|Tyler Gatewood Kent|
24 March 1911|
|Died||20 November 1988
|Resting place||East End Cemetery, Wytheville, Virginia|
|Education||St. Albans School, Washington, D.C.|
|Alma mater||Princeton University|
|Employer||U.S. Foreign Service|
|Known for||Conviction for espionage|
|Criminal charge||Offences under the Official Secrets Acts|
|Criminal penalty||7 years imprisonment|
Tyler Gatewood Kent (March 24, 1911 – November 20, 1988) was an American diplomat who stole thousands of secret documents for a pro-German organization while working as a cipher clerk at the US Embassy in London during World War II.
Early life and career
Kent was born in Newchwang, Manchuria where his father was the US Consul. He was educated at a prestigious private school, St. Albans School in Washington, D.C., followed by Princeton University where he studied history, George Washington University, the Sorbonne (where he studied Russian) and the University of Madrid. Through his father's connections, he joined the State Department and was posted to Moscow under William C. Bullitt, the first American ambassador to the Soviet Union. There he was promoted to cipher clerk.
By 1939, he was suspected of engaging in espionage for the Soviet Union, but lacking any solid evidence, the Diplomatic Service decided to transfer him to the embassy in London, where he began working on October 5, 1939.
As soon as Kent arrived in London, he was seen in the company of Ludwig Matthias, a suspected German agent who was being tailed by detectives of Scotland Yard's Special Branch. He was observed being a frequent guest of the Russian Tea Room in South Kensington, a habitué for White Russians led by Admiral Nikolai Wolkoff, the former naval attaché for Imperial Russia in London, and his wife, a former maid of honor to the Tsaritsa. Through one of their daughters, Anna, Kent met Irene Danishewsky, wife of a British merchant who was a frequent visitor of the Soviet Union. She became Kent's mistress. Because of their background, Irene and her husband were placed under surveillance by MI5 as possible Soviet spies.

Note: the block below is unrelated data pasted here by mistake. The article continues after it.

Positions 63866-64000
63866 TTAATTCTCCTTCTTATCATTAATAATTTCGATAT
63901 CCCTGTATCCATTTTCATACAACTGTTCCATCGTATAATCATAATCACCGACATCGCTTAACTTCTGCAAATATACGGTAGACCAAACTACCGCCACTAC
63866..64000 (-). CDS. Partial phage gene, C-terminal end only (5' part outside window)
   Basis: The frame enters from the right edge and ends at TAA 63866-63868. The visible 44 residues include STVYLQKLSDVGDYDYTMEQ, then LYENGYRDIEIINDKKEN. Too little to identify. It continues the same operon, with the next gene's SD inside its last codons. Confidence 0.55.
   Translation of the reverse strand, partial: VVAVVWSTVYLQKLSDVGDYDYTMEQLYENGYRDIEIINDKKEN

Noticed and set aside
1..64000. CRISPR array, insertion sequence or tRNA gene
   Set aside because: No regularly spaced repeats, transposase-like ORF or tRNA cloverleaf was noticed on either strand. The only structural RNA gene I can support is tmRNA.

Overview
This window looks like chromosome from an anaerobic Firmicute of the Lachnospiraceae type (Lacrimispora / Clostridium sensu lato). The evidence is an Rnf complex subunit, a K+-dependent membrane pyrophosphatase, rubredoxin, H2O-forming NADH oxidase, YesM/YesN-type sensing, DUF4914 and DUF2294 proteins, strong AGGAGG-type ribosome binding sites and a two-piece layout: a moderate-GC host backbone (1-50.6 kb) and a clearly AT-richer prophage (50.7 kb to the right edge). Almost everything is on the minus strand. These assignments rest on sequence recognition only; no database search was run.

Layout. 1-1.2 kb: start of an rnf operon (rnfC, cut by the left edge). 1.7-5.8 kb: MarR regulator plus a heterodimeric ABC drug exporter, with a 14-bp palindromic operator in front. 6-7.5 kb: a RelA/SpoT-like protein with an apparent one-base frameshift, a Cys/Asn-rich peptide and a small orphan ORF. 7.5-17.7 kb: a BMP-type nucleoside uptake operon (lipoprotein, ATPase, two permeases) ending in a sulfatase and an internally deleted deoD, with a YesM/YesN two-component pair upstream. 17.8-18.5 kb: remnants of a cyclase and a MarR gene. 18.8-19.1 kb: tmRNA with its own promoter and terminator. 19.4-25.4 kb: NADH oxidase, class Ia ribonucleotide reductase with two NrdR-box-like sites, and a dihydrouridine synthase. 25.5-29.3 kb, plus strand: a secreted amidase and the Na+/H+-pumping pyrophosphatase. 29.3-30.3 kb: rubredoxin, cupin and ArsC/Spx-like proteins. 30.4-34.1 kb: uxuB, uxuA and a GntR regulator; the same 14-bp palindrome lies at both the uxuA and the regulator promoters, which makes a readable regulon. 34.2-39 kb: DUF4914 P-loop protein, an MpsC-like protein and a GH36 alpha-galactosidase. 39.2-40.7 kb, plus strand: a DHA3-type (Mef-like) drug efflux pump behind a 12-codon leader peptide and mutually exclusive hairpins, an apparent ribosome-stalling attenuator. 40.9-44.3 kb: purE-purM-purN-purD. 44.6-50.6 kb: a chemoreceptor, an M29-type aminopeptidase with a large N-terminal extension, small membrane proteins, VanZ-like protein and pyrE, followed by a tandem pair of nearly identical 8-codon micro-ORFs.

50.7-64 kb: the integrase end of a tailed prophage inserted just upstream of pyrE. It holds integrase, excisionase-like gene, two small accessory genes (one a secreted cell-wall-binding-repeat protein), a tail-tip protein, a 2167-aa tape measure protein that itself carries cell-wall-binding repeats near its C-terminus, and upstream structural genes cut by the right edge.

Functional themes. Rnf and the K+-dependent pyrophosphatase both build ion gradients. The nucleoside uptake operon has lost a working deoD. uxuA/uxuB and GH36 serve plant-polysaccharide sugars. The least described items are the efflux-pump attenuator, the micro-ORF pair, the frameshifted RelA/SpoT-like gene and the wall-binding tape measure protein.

With a position that required him to encode and decode sensitive telegrams, Kent had access to a wide range of secret documents, especially the communications between Winston Churchill and Franklin D. Roosevelt. Kent began to take many of the more interesting ones home with him. Churchill had just been appointed First Lord of the Admiralty and was in regular communication with the President of the United States and both men expected that he would eventually become Prime Minister of the United Kingdom.
Kent was also becoming active in politics. His views are uncertain but many have assumed that he took an isolationist line and that he was prepared to help British anti-war campaigns. Early in 1940, through Anna Wolkoff, he met Archibald Maule Ramsay, an anti-semitic Conservative Member of Parliament and joined Ramsay's group, The Right Club. Ramsay gave him the Right Club's membership list for safekeeping.
Kent later invited Wolkoff and Ramsay to his flat and showed them the stolen documents. He would later claim that he showed them to Ramsay, in the hope that the latter would pass them to politicians hostile to Roosevelt. Anna Wolkoff made copies of some of these documents on April 13 and sent them to Berlin, through an intermediary from the Italian Embassy. It was afterwards found, through interception of wireless messages by MI8, that they came into the possession of Vice Admiral Wilhelm Canaris, the head of the Abwehr.
Wolkoff approached fellow Right Club member Joan Miller and asked her if she could pass a coded letter to William Joyce (later 'Lord Haw-Haw'), through her contacts at the Italian embassy, not knowing that Miller was an undercover agent for MI5 and directly under the supervision of its head of counter-subversion, Maxwell Knight. Miller agreed to take the letter but instead of taking it to the Italian embassy, showed it to Knight.
Arrest, trial and conviction